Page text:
Which are some of your dream venues to perform at?

Grant: Our dream would be to play at the Ryman in Nashville, also Carnegie Hall. Any place that has a classic vibe were many legends have played. Anything that has a historic feel to it would be my dream venue.

Kyle: I have to say a fun fact about that because that was Grant’s answer yesterday when asked. Just a funny thing that I don’t think many people can say, we did actually play at Ryman with Damian Rice and in High School Chris played Saxophone, Grant played trumpet and I played Tuba all in our high school band. Our high school band won a competition and got to play at Carnegie Hall, so we have actually played not Midnight Pilot music but have played a whole concert at Carnegie Hall. So we have dipped our toe at playing at some historic places, hopefully we can jump all the way in.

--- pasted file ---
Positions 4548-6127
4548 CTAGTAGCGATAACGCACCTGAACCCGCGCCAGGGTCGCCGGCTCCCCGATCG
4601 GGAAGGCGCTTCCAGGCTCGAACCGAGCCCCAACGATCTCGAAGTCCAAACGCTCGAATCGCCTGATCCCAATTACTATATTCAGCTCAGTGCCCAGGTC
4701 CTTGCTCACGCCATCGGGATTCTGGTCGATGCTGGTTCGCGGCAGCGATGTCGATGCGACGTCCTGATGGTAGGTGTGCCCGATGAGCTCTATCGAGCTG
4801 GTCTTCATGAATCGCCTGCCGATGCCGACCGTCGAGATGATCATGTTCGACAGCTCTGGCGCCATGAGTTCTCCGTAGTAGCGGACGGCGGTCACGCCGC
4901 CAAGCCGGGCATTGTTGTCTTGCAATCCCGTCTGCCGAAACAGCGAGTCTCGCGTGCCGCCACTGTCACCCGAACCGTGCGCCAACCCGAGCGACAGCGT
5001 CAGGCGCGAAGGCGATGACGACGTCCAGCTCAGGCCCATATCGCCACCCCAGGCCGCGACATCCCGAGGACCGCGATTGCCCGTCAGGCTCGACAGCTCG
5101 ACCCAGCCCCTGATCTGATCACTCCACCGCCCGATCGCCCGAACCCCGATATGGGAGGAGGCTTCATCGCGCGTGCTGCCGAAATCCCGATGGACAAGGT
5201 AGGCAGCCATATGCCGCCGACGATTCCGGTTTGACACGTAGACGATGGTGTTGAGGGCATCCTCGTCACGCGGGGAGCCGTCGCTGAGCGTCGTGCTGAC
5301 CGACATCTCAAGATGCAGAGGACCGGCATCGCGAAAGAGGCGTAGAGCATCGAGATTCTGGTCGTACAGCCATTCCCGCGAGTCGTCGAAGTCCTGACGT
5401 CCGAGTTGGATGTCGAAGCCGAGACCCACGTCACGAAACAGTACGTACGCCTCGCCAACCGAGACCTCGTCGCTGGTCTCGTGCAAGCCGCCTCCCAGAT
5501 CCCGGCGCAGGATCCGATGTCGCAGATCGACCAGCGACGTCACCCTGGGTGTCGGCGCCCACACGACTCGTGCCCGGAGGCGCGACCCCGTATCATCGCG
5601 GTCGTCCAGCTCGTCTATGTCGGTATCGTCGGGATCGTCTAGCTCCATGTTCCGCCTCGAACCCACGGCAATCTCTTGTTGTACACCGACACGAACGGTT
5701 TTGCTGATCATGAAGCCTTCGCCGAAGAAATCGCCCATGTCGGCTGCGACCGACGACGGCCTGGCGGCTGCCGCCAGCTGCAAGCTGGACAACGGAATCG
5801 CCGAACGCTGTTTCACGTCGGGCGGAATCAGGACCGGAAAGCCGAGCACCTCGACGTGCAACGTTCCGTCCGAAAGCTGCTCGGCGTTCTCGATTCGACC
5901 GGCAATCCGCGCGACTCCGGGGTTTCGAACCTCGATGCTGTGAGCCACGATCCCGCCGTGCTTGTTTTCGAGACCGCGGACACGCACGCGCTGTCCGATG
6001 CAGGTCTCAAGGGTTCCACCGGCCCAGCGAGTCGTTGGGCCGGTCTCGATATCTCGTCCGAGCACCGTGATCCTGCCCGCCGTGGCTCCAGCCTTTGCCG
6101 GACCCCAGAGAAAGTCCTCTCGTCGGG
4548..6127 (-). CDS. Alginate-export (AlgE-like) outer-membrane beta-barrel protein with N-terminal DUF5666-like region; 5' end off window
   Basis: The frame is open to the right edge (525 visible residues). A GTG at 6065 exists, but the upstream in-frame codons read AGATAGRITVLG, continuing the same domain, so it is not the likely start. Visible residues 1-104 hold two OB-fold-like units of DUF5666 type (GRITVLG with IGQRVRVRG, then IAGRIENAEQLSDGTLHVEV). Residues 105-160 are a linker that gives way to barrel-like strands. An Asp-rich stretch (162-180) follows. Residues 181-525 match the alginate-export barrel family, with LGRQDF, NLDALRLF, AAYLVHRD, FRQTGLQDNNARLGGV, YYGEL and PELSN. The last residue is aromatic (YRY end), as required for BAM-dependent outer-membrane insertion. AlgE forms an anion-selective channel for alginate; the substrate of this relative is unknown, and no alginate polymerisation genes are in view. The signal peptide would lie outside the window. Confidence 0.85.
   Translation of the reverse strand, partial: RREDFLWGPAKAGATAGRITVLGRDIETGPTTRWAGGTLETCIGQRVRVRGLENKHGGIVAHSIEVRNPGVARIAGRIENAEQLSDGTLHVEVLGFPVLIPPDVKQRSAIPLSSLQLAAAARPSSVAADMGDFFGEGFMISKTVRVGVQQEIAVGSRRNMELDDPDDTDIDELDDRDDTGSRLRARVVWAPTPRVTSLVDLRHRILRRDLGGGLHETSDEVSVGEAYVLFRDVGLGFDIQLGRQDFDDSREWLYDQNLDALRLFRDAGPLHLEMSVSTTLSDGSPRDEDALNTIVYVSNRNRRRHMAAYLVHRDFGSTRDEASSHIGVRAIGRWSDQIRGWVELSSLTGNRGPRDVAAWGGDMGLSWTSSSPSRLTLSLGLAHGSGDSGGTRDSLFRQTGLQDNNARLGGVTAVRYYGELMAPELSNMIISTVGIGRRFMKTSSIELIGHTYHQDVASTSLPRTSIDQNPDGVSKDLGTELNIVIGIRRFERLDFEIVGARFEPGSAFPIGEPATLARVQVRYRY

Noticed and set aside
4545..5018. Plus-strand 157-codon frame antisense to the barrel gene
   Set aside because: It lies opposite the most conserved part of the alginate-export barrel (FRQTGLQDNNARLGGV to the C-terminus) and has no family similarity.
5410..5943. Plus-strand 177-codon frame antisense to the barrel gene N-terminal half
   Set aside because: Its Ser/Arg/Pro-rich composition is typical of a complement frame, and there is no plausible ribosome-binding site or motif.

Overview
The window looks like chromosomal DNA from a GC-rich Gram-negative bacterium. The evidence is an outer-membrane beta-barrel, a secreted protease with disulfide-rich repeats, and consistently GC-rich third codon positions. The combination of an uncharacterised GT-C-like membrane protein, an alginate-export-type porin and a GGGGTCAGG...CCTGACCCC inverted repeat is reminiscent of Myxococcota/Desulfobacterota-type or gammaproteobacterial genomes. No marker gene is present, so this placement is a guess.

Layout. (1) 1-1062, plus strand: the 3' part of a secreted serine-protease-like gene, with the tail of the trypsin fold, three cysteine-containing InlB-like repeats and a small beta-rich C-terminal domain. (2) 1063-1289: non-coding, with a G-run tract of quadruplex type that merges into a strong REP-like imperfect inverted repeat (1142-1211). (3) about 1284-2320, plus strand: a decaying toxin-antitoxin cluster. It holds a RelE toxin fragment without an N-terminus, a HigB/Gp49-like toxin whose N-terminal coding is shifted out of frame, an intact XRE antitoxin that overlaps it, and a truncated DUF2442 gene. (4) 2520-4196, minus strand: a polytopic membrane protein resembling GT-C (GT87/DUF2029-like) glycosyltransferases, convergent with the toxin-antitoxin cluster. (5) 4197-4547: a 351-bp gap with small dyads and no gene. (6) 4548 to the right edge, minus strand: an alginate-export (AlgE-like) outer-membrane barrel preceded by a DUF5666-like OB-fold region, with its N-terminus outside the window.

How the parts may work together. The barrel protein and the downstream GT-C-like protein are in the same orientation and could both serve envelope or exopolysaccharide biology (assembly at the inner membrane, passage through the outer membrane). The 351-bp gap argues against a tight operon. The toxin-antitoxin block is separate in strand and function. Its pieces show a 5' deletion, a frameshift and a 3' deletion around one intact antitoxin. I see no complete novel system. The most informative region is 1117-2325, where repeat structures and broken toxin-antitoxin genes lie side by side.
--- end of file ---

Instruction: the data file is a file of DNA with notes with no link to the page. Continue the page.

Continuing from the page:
Grant: We grew up in the Midwest, so that’s were we think our music connects with people the most, so that’s a region that we would also like to continue to play at.

If you could open for a band, what band would it be?

Kyle: I would choose Coldplay probably.

Grant: I would say Jeff Lynne of Electric Light Orchestra because it’s not obtainable but he’s not quite as big as those people in the way that there is a chance.

Chris: I said that past few days that I would like to play with Muse, also not obtainable. I also think our sound would be good for opening up for Tom Petty.

Grant: We Don’t have a lot of obtainable dreams.

Who are you listening to?

Kyle: I am listening to an Indie rock band that just put out new record last year called Colony House. A couple of friends from Nashville made the record and it was my favorite record of last year.

Grant: Some of the more recent bands that I have been listening to would be Blake Mills is one my favorites, one of the best guitar players of all time and he writes some really great songs. Natalie Prass, I have really enjoyed her record, she blew up recently. Tobias Jesso Jr. put out a record recently that I really liked.

Chris: There is just a lot of good talent in town for sure, so just a lot of good local bands. Probably my favorite Nashville band is Paper Route who are acquaintances of the band. Bahamas is a solo artist from Canada.

Be sure to grab hold of Midnight Pilot’s new self-titled album!